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If you could see gravity what do you think it would it look like?

  1. Mar 22, 2013 #1
    If you could see gravity what do you think it would it look like? The trampoline, or fabric example doesn't seem right to me. I guess I've always imagined gravity as a 'fluid' for lack of a better term. I just imagine the gravitational field expands in all directions creating a sphere of gravity around the object. What are your opinions on this? Does my idea sound like a correct visualization?
     
  2. jcsd
  3. Mar 22, 2013 #2

    Bobbywhy

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    jt3213,

    Your visualization "the gravitational field expands in all directions creating a sphere of gravity around the object." is exactly correct.

    Bobbywhy
     
  4. Mar 23, 2013 #3
    Thanks
     
  5. Mar 23, 2013 #4
    What bobby said is correcting. Just adding in, the point of visualizing it as a fabric or trampoline isn't that it is supposed to look like that. That is more of a cross-section view showing one half of the gravitational field/influence the object has on it. It's more difficult and confusing for a viewer if they try to draw a full sphere of grid-lines encircling a solid object to illustrate how that object warps those lines due to the overlap.

    There is also the option with a cross-section then to use instead of grid lines a solid object such as, like you said a trampoline. but if you tried to have the same influence on all angles of an object using a solid fabric you wouldn't be able to see the object inside it for the visualization.
     
  6. Mar 25, 2013 #5
    I'll try in helping you visualise gravity. :)
    First, the basics. Gravity is a weak force, but has a long range. An electron, being such a small particle, still can exert its gravitational influence (albeit very weak) to the very end of the observable universe (if we had a sensitive enough instrument to measure it, we can!).
    Now to the visualizing part. I assume you ask this question from the perspective of an observer on earth. From this perspective, "gravity" "reduces in its intensity" as we go skywards. Since you talk about "fluids", I'll try to help you visualise this on the basis that, the stronger the gravity is, the "darker" it is to see around. If you had the sense to visualize gravity in this sense, what you would see would be similar to what a fish would see in a murky pond. the deeper you are, the murkier and darker it gets. So on the surface of the earth, you wouldn't be able to see a thing, but, as you go higher, things start clearing up and when you reach "space", you start seeing things. In this case, the level of "darkness" corresponds to the strength of gravity.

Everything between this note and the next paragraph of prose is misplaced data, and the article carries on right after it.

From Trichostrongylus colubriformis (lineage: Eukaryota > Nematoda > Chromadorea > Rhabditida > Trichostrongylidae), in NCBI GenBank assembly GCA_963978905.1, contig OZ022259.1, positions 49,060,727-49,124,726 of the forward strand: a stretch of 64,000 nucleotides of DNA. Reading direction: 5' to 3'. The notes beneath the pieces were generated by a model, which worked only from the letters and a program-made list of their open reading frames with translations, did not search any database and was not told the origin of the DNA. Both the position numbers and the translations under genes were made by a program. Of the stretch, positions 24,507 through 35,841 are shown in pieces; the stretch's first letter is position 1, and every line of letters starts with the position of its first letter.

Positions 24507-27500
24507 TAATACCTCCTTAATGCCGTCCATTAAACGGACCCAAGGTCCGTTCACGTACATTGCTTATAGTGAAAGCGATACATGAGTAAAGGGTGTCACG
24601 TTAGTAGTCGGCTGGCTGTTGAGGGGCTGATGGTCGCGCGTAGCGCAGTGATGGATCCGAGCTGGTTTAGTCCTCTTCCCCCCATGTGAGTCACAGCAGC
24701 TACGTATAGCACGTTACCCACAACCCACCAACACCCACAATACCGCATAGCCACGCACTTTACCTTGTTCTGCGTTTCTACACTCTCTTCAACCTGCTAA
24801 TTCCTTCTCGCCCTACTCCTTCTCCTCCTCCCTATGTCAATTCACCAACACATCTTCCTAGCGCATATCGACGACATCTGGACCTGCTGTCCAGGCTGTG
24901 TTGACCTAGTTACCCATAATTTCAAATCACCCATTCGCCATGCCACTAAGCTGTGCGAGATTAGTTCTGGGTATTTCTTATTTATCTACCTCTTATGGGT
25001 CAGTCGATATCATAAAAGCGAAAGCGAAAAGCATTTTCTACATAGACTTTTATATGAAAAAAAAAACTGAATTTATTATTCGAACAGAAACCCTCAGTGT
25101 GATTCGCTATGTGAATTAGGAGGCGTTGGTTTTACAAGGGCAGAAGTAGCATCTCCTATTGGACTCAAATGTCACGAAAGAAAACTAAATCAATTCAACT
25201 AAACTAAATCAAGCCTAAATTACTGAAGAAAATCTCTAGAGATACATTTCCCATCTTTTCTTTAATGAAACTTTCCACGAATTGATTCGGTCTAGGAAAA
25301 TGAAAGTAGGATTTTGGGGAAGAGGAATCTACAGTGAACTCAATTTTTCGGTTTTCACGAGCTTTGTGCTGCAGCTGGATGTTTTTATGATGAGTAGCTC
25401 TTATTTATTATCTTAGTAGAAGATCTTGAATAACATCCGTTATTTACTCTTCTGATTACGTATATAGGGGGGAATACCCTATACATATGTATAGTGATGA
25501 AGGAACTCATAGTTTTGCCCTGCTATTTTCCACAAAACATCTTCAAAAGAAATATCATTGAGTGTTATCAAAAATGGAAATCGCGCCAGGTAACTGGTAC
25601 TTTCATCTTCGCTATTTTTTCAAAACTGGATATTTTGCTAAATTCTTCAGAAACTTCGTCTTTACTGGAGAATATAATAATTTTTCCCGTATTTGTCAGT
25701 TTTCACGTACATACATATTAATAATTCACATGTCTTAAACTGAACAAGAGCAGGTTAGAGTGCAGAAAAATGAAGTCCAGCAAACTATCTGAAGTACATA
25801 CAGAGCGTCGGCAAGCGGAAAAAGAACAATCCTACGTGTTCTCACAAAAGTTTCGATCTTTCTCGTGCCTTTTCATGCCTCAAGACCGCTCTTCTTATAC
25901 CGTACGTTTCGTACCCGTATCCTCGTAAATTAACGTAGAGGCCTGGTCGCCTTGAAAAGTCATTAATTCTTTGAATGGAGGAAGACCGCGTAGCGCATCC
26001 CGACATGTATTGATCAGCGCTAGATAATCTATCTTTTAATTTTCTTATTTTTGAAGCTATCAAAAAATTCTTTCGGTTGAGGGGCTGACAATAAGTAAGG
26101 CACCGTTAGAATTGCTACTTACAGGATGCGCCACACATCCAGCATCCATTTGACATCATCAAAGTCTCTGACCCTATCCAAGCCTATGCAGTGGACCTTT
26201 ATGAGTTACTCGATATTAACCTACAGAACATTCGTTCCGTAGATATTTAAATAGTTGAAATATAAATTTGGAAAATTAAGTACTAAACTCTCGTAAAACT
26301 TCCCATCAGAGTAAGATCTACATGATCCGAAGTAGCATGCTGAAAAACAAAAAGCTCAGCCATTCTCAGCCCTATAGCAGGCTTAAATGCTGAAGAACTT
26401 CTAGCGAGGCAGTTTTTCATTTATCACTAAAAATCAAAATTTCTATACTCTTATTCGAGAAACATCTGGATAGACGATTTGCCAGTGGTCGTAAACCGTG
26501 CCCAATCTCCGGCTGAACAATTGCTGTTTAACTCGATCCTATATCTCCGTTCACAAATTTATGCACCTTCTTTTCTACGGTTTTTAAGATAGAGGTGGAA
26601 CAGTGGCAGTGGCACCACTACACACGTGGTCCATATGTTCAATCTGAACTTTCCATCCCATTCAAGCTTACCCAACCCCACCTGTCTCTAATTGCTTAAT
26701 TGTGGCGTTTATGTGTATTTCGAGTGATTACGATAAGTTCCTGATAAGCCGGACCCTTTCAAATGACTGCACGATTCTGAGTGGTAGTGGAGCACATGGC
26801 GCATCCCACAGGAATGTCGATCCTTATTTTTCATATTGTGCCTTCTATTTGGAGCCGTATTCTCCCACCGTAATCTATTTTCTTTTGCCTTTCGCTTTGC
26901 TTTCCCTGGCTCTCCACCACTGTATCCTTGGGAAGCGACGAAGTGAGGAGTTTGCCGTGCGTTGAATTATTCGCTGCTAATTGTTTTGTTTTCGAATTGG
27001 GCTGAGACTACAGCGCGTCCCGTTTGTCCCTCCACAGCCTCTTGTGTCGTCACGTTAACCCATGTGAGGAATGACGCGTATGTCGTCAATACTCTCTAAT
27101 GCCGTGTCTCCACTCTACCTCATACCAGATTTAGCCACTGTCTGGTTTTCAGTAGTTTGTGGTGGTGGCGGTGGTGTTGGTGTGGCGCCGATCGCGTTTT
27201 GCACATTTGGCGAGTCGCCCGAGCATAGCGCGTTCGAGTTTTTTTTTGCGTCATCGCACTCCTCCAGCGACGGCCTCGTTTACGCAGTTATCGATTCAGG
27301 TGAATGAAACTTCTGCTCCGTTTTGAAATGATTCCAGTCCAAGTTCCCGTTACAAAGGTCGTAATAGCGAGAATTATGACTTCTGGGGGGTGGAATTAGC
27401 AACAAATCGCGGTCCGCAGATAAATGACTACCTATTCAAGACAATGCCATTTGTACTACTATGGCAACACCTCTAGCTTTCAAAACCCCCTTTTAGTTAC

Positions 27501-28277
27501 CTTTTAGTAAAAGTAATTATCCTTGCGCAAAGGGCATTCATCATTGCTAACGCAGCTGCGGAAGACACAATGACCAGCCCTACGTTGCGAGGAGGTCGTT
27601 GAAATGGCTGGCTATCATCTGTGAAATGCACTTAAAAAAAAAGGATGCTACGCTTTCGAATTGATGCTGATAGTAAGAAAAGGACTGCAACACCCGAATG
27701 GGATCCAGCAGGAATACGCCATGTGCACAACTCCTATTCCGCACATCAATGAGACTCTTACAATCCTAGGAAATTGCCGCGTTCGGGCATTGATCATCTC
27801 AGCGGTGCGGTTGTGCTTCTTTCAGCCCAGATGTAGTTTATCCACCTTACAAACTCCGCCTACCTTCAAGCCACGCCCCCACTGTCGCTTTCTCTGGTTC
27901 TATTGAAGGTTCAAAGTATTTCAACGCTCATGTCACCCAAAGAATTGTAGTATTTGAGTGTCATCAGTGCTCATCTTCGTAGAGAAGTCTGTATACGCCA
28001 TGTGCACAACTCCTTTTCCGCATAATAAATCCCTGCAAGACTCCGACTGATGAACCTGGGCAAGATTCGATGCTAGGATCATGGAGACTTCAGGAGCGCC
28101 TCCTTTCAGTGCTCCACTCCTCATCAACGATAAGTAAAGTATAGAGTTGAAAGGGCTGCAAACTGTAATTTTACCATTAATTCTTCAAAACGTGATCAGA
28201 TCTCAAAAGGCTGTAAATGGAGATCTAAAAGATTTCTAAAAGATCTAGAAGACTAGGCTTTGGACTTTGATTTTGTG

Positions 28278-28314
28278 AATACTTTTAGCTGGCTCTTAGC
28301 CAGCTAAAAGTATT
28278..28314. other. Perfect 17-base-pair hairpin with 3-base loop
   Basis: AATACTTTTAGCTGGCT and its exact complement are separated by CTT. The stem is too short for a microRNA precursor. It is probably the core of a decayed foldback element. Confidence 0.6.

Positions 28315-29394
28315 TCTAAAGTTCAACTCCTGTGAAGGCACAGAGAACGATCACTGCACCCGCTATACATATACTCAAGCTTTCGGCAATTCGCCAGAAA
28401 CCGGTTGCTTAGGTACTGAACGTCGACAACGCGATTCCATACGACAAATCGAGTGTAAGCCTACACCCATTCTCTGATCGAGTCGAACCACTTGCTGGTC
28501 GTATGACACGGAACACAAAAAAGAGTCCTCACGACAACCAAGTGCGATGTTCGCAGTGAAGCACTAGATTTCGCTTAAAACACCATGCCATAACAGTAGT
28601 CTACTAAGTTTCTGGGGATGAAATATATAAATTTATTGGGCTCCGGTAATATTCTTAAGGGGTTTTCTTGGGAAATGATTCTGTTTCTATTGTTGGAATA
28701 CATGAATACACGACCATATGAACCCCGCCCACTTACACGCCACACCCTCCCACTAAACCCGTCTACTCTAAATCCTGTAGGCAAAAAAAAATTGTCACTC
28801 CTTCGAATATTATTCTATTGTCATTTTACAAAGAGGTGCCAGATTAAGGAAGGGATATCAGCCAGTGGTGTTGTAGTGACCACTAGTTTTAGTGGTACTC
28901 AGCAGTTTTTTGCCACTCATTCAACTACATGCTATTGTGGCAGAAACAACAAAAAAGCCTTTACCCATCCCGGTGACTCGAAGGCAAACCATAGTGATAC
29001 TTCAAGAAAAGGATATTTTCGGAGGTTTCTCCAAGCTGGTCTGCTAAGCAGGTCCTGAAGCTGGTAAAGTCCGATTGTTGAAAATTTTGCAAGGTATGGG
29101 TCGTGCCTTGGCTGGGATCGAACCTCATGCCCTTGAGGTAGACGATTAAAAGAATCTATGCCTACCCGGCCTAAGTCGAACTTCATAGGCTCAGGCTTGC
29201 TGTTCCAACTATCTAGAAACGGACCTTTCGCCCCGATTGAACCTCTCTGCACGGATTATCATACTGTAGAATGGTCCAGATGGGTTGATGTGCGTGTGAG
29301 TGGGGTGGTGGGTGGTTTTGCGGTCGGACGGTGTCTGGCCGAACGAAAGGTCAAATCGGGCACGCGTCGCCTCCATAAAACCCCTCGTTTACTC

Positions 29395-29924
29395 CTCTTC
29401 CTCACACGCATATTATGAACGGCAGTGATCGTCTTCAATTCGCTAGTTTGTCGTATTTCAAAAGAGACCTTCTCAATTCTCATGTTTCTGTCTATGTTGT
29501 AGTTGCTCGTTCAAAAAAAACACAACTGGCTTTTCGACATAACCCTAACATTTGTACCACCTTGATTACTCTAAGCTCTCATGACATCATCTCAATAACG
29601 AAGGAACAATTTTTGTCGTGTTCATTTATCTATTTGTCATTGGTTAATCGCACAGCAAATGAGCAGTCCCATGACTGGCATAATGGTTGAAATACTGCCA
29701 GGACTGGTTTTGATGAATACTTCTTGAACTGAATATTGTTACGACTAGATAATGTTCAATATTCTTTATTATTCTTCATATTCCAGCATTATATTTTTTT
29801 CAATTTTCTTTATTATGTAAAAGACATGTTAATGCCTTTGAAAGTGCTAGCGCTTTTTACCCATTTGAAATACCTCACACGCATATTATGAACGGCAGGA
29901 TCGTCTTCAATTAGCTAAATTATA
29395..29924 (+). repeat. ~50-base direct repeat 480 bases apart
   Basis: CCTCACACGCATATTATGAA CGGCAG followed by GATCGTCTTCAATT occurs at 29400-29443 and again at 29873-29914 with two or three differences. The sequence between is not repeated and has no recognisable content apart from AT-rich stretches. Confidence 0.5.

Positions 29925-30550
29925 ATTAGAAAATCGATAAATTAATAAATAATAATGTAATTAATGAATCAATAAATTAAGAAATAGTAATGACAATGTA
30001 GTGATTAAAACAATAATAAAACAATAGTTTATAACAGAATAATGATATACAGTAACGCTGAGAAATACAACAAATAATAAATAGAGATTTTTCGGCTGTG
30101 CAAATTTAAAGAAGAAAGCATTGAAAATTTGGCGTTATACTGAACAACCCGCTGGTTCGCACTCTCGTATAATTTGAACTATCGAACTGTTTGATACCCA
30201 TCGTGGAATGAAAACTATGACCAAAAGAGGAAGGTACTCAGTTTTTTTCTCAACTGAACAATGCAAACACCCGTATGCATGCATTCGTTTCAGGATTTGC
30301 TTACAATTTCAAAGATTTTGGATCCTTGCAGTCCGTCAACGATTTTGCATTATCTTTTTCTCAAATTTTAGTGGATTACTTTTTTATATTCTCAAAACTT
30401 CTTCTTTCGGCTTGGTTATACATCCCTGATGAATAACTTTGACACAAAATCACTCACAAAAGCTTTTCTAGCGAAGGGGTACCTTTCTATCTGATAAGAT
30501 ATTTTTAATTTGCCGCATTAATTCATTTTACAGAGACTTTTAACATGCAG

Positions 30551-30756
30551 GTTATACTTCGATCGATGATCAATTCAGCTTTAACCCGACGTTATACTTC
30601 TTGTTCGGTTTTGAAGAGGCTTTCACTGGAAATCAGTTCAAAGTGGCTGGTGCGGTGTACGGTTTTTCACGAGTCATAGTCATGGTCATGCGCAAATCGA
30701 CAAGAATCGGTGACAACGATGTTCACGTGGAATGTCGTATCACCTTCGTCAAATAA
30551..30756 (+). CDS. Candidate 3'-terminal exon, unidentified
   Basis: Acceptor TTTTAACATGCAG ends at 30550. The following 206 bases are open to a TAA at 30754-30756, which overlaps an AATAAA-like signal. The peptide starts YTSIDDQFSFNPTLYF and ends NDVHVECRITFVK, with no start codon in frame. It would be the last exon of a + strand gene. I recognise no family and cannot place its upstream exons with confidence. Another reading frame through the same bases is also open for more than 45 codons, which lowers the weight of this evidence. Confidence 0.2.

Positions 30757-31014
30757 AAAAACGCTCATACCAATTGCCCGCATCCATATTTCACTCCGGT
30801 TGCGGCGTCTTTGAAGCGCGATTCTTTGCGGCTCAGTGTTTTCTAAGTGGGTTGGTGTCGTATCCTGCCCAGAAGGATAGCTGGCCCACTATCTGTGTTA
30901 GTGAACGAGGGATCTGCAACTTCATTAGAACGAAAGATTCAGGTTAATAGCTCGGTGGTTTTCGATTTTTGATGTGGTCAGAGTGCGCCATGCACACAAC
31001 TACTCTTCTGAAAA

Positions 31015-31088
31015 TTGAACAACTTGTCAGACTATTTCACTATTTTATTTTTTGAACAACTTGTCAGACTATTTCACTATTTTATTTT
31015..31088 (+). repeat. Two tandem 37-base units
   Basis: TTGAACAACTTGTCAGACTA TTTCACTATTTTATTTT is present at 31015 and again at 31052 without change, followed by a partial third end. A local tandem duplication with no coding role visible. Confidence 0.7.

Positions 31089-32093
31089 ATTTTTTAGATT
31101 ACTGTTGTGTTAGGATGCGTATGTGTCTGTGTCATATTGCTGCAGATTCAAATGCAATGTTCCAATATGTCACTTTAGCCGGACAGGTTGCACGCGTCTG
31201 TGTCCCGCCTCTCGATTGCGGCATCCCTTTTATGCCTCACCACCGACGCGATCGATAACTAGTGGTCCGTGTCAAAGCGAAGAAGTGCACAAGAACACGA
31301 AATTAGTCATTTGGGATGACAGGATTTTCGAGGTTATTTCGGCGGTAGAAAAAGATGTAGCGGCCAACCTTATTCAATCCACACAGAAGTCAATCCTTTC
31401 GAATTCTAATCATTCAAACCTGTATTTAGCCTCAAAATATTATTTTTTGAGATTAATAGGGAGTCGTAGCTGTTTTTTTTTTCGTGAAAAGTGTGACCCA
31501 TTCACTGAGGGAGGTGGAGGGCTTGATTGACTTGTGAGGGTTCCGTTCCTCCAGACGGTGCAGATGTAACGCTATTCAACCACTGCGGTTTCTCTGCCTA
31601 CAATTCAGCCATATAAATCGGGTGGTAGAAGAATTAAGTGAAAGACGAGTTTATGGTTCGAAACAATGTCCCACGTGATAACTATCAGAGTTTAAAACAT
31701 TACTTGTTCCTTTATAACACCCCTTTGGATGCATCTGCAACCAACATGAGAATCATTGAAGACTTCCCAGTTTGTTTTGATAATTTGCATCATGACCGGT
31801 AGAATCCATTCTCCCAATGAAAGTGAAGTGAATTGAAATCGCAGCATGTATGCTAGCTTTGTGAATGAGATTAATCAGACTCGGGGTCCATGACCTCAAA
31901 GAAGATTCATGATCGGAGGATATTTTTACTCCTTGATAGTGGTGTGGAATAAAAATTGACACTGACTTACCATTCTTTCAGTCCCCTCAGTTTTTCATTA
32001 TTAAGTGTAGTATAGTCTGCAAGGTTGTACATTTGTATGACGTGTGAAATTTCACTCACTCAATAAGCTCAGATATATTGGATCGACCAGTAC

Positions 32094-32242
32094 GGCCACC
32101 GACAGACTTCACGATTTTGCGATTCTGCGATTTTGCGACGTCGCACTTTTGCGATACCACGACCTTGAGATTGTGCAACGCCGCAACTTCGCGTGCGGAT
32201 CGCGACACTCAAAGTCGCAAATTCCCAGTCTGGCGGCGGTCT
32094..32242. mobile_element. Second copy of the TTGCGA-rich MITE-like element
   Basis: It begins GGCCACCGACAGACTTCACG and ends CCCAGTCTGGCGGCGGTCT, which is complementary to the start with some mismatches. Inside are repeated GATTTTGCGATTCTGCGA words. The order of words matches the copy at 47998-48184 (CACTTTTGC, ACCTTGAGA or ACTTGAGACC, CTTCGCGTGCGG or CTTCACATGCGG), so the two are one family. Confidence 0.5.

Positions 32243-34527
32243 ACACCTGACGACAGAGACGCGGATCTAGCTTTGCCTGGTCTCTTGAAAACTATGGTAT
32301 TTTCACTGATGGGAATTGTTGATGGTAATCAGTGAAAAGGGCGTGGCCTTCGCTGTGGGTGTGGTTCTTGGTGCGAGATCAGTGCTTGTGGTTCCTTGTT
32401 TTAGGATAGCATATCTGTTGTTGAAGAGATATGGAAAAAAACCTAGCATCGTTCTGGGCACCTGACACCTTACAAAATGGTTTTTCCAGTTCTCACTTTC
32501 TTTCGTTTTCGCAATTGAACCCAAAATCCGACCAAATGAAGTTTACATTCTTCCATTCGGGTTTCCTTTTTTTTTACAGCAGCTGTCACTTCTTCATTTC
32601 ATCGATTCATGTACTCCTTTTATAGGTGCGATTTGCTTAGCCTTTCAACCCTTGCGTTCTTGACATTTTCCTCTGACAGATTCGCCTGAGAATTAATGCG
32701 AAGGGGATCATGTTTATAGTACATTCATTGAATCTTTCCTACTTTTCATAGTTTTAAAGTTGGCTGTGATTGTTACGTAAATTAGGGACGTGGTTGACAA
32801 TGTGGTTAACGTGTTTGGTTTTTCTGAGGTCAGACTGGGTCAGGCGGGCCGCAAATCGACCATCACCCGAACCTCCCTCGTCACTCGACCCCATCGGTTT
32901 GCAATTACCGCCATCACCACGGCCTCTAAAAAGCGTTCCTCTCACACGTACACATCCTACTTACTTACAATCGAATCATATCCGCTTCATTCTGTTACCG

What it means actually is that, from the perspective of a person on the surface of the earth, gravity reduces gradually from the surface as you move skywards.
     
  7. Apr 3, 2013 #6
    For Newtonian 1/r^2 gravity it will work just fine. With the weird effects of general relativity like gravity waves you won't have much luck. I don't know any simple model that works for that.
     
  8. Mar 9, 2016 #7
    Please don't misconstrue what I'm about to say, but, this has bothered me for decades.When I visualize a spinning sphere, in a space/ time fluid like matrix, that supposedly causes gravity, I see a vortex develop, at the top and bottom of the sphere, due to differentials in the speed of rotation at higher and lower latitudes, that's just how fluid dynamics works. Even considering the helical path of the object through this matrix, I see a vortex behind it. If "frame dragging" is the cause, what am I missing? Is the frame dragging in all possible directions all at once? Thanks in advance.

    Bob
     
  9. Mar 9, 2016 #8

    Drakkith

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    I'm not familiar with such a concept. Are you referring to spacetime as described by General Relativity?
     
  10. Mar 9, 2016 #9
    Thank you, yes That was the idea as explained by a Prof. @ Cornell ,I met @ Watkins Glen, few years back.. Or he didn't describe it properly/ I misconstrued his explanation ? Thanks in advance.
     
  11. Mar 9, 2016 #10

    Drakkith

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    GR doesn't describe spacetime as a fluid, so I don't know what happened. :olduhh:
     
  12. Mar 9, 2016 #11
    You could also imagine gravity waves as sound waves emanating from a point source in a medium of air (ignoring the inertia of air molecules).
     
  13. Mar 9, 2016 #12
    My bad, I believe the term he used, was a friction-less super fluid, if that's any different, a description.
     
  14. Mar 9, 2016 #13

    Drakkith

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    I believe certain aspects of General Relativity are analogous to a super fluid, but as far as I know it's just an analogy, not a real description.
     
  15. Mar 10, 2016 #14
    Many thanks Drakkith... So the mental semantics, was in my interpretation, of his analogy..
     
  16. Mar 10, 2016 #15

    Drakkith

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    If you're interested, you can see the following link for more analogies: http://arxiv.org/abs/gr-qc/0005091
     
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